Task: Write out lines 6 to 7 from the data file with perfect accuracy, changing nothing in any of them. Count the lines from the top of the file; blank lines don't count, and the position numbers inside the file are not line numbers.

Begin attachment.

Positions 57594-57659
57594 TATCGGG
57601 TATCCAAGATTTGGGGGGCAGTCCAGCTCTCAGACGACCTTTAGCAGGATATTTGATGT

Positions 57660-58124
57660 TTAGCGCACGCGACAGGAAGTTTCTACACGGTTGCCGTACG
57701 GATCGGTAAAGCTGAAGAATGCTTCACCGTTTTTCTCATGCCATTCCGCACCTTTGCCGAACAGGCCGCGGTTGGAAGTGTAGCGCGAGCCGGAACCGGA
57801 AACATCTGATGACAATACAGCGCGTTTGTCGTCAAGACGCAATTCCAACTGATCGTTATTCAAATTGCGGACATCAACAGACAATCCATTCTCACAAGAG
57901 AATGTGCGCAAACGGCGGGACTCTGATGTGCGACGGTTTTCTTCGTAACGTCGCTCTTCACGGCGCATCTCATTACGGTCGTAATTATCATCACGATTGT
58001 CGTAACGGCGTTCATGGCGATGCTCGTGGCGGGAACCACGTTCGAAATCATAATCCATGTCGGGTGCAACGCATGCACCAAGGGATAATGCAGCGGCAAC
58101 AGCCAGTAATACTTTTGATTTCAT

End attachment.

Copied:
57701 GATCGGTAAAGCTGAAGAATGCTTCACCGTTTTTCTCATGCCATTCCGCACCTTTGCCGAACAGGCCGCGGTTGGAAGTGTAGCGCGAGCCGGAACCGGA
57801 AACATCTGATGACAATACAGCGCGTTTGTCGTCAAGACGCAATTCCAACTGATCGTTATTCAAATTGCGGACATCAACAGACAATCCATTCTCACAAGAG